The Hudson Review - Autumn 2004
- Issue Number: Volume 57 Number 3
- Published Date: Autumn 2004
- Review by: /faq/reviewer-bios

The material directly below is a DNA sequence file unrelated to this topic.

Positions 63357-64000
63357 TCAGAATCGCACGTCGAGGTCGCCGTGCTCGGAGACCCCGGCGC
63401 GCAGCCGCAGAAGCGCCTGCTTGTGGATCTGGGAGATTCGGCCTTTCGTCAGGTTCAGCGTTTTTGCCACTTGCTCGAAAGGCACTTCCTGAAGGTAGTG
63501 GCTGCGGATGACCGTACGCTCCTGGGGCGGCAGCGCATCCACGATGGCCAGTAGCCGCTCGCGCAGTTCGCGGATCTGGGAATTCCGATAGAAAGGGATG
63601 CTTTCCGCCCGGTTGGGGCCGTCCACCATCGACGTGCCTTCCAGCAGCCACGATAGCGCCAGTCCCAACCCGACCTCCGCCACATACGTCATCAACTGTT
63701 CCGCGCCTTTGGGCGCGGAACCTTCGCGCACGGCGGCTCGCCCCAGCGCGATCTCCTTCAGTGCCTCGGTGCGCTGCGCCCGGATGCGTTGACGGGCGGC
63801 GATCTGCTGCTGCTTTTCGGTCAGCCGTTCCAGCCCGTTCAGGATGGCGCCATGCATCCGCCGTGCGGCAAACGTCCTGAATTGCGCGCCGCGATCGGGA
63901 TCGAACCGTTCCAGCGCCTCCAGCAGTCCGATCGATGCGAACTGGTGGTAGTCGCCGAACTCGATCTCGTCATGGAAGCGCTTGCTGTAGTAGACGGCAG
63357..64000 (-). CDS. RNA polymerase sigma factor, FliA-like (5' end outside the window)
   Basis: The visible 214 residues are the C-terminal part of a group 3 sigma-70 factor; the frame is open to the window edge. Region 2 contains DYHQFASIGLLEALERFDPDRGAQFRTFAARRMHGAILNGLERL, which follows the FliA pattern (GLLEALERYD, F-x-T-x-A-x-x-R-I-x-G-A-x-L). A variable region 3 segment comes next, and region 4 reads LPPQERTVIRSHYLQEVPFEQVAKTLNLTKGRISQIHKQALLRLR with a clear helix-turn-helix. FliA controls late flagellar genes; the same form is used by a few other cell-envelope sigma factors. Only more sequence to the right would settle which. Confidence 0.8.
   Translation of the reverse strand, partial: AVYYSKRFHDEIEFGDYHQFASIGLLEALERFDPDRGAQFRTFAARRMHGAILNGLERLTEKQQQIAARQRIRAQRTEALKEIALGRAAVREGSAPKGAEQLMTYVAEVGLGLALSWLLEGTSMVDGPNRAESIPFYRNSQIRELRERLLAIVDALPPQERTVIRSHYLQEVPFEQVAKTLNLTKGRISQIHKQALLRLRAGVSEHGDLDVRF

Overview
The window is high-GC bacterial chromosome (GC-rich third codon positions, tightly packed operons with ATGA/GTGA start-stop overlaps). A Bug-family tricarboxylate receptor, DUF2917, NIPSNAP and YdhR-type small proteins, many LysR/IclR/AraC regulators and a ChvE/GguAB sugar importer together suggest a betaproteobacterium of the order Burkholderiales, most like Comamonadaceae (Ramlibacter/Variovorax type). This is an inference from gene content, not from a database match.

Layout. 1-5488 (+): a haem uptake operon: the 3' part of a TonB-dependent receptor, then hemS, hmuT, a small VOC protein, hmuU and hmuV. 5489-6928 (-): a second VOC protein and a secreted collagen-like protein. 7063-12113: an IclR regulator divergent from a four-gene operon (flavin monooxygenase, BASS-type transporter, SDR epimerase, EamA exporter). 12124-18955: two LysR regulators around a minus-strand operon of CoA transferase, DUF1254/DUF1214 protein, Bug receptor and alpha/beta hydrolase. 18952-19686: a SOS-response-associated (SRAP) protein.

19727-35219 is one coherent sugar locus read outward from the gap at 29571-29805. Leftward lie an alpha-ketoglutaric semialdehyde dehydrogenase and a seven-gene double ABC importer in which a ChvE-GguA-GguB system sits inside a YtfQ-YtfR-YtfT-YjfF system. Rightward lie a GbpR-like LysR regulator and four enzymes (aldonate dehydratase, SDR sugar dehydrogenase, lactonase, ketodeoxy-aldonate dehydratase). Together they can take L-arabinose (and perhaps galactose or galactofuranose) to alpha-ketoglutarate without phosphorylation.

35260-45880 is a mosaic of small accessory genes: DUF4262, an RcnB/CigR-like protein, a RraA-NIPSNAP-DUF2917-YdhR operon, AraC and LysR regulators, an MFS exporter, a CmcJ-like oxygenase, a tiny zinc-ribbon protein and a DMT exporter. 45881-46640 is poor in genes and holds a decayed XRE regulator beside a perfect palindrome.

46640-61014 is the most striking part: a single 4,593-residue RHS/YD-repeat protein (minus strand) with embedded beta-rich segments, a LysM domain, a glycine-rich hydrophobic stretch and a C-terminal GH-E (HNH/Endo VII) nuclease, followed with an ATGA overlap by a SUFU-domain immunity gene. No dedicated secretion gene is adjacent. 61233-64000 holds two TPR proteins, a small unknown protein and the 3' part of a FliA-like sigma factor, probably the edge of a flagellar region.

This issue begins, appropriately, with a tribute to founding editor Frederick Morgan (1922-2004). In an interview with board member Michael Peich, Morgan's description of the journal couldn't be more apt: "ongoing intellectual companionship." In this issue we are extremely well accompanied by an admirable, ambitious, and utterly readable historical "verse novel" by David Mason, a poetic narrative (a fictive poetry) based on the Ludlow mine massacre of 1914 in Colorado (unlike many large "projects," this piece is as satisfying to read as it must have been to write); a masterfully crafted and beautifully disturbing story by Julie Keith, about the emotional abuse of a young girl and best of all, clever, biting reviews of poetry by Robert Phillips (one of the most intelligent, honest, and entertaining sets of reviews I have ever read), and Robert McDowell's brilliant review of J. Edward Chamberlain's If This is Your Land, Where Are Your Stories—an assessment so convincing I immediately sought out the book. If you are looking for intellectual companionship in the form of serious reading, authoritative voices, and strong, well articulated opinions, this issue is essential.Return to List.